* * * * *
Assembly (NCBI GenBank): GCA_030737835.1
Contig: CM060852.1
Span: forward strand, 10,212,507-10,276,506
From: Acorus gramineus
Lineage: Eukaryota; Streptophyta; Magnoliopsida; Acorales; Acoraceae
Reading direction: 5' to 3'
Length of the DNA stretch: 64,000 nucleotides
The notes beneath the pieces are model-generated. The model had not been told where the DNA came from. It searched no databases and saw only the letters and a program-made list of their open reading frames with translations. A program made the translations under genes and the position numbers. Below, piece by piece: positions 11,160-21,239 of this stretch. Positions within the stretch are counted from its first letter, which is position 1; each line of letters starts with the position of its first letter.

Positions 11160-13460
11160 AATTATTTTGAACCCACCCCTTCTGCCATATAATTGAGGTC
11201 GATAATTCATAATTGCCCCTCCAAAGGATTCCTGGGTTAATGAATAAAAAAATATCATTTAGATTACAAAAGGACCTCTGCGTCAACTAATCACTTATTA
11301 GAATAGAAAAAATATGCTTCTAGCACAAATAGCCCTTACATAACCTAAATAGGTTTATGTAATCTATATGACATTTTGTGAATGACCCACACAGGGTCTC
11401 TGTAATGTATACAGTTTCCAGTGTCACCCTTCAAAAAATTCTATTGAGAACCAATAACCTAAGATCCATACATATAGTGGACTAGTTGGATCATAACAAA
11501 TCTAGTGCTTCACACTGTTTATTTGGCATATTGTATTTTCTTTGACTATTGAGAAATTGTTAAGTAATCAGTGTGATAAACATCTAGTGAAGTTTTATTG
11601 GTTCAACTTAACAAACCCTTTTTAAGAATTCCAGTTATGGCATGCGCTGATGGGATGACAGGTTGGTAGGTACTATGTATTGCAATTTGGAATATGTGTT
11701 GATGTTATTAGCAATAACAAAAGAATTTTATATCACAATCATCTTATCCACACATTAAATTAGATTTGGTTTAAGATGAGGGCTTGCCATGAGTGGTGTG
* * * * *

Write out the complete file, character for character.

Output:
Assembly (NCBI GenBank): GCA_030737835.1
Contig: CM060852.1
Span: forward strand, 10,212,507-10,276,506
From: Acorus gramineus
Lineage: Eukaryota; Streptophyta; Magnoliopsida; Acorales; Acoraceae
Reading direction: 5' to 3'
Length of the DNA stretch: 64,000 nucleotides
The notes beneath the pieces are model-generated. The model had not been told where the DNA came from. It searched no databases and saw only the letters and a program-made list of their open reading frames with translations. A program made the translations under genes and the position numbers. Below, piece by piece: positions 11,160-21,239 of this stretch. Positions within the stretch are counted from its first letter, which is position 1; each line of letters starts with the position of its first letter.

Positions 11160-13460
11160 AATTATTTTGAACCCACCCCTTCTGCCATATAATTGAGGTC
11201 GATAATTCATAATTGCCCCTCCAAAGGATTCCTGGGTTAATGAATAAAAAAATATCATTTAGATTACAAAAGGACCTCTGCGTCAACTAATCACTTATTA
11301 GAATAGAAAAAATATGCTTCTAGCACAAATAGCCCTTACATAACCTAAATAGGTTTATGTAATCTATATGACATTTTGTGAATGACCCACACAGGGTCTC
11401 TGTAATGTATACAGTTTCCAGTGTCACCCTTCAAAAAATTCTATTGAGAACCAATAACCTAAGATCCATACATATAGTGGACTAGTTGGATCATAACAAA
11501 TCTAGTGCTTCACACTGTTTATTTGGCATATTGTATTTTCTTTGACTATTGAGAAATTGTTAAGTAATCAGTGTGATAAACATCTAGTGAAGTTTTATTG
11601 GTTCAACTTAACAAACCCTTTTTAAGAATTCCAGTTATGGCATGCGCTGATGGGATGACAGGTTGGTAGGTACTATGTATTGCAATTTGGAATATGTGTT
11701 GATGTTATTAGCAATAACAAAAGAATTTTATATCACAATCATCTTATCCACACATTAAATTAGATTTGGTTTAAGATGAGGGCTTGCCATGAGTGGTGTG